According to a report from Fresh Fruit Portal, China’s protocol for exporting originally included measures designed to reduce the risk of introducing phytophthora root rot into China—measures that the California industry felt weren’t practical and would not have mitigated the problem. After a visit to California citrus producers by Chinese officials, the protocol was changed, allowing the market to reopen.
The protocol for Red and Golden Delicious apples was agreed upon during a meeting in Xiamen, China, between the head of the Plant Protection and Quarantine program at the U.S. Department of Agriculture’s Animal and Plant Health Inspection Service and his Chinese counterpart, with no technical people present.
The protocol generally follows suggestions by the industry except that the requirement to sample 300 fruit from each grower lot in each storage room was moved in the document so that it occurs before the fruit is packed, not after. This means that the fruit will not have gone through any sorting or culling process.
“Now that it’s field-run fruit, the risk is much higher that you’re going to find more than one decayed fruit,” Willett said, noting that the protocol refers to decay in general, not just the types of decay of concern to the Chinese.
Although the Chinese government is treating bull’s eye rot as a quarantine concern, literature searches show that bull’s eye rot exists in China, though it is caused by different species of Neofabraea.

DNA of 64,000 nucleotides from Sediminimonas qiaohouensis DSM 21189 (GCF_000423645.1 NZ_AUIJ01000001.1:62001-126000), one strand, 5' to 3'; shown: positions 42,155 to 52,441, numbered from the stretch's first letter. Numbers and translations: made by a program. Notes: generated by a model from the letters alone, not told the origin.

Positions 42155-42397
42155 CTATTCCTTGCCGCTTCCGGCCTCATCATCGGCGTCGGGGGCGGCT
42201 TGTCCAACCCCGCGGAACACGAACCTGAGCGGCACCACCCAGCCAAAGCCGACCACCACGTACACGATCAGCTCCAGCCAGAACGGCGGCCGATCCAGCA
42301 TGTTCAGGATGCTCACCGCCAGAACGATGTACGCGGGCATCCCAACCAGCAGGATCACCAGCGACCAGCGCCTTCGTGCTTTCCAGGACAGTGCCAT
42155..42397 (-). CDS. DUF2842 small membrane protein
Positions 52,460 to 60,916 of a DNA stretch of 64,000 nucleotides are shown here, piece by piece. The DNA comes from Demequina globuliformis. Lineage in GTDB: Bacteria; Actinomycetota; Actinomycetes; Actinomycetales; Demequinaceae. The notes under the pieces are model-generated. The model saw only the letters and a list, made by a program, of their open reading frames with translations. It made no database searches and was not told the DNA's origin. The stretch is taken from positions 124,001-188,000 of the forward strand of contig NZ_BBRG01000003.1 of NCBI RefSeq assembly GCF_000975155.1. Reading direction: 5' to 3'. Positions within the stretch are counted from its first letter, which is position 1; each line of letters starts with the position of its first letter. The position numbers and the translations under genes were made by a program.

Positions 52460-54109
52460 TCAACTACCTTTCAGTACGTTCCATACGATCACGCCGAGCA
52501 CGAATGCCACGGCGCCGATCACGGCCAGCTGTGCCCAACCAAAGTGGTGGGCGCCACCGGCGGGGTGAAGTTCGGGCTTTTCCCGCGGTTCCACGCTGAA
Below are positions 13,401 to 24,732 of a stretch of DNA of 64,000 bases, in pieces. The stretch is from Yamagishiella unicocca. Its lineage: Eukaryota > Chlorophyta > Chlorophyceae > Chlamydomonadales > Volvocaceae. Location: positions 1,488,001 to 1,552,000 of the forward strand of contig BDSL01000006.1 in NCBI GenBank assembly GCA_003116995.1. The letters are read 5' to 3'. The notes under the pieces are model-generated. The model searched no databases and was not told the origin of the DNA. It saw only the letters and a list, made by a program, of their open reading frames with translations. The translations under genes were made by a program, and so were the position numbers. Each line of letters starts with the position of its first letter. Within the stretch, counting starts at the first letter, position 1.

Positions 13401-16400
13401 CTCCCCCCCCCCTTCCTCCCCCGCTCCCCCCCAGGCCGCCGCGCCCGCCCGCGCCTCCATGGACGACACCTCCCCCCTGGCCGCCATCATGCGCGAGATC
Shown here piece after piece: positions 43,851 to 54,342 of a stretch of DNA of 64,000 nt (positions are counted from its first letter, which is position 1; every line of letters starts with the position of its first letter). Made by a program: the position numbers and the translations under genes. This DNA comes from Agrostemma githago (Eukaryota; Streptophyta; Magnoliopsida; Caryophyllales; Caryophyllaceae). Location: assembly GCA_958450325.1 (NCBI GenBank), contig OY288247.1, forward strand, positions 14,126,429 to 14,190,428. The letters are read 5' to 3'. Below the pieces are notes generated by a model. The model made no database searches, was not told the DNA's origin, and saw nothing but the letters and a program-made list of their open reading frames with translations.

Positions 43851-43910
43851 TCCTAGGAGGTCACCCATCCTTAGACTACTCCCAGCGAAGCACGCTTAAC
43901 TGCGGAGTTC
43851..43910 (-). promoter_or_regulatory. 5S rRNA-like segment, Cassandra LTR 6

Willett said there are uncertainties about the sampling protocol and about whether China will find it acceptable for warehouse personnel to sample the 300 fruit. The agreement is less clear and more onerous than previous ones. More clarity was expected after a visit to Washington packing houses in mid-September by three Chinese inspectors.
Willett said another reason for the Chinese inspectors’ visit is to give the go-ahead for all apple varieties to be shipped to China. The inspectors will also visit apple producers in New York, who currently can’t ship any apples there.
“Theoretically, the site visit is supposed to be the last look that the Chinese are going to take before allowing us to ship all varieties,” Willett said.
The decision could be announced following a bilateral meeting to be held in the United States during the last week of October.
The United States argues that there is no reason to limit access to Red and Golden Delicious because the pest risk is the same for all apple varieties. However, the industry does not want all varieties to be subject to the new agreement for Reds and Goldens.
“I don’t see that there’s any justification to make U.S. growers of other varieties take the steps they’re requiring us to take for Reds,” Willett said. “It’s a real high priority for us to get this market reopened under a reasonable protocol.”
It’s hoped that after this season, all varieties can be shipped under one agreement. Willett said there was no justification in the first place for China only accepting Reds and Goldens. “It’s an arbitrary decision on the part of the Chinese.”
Geraldine Warner was the editor of Good Fruit Grower from 1992-2015. During her tenure, she planned and prepared editorial content, wrote for the magazine, and managed the editorial team. Read her stories: Story Index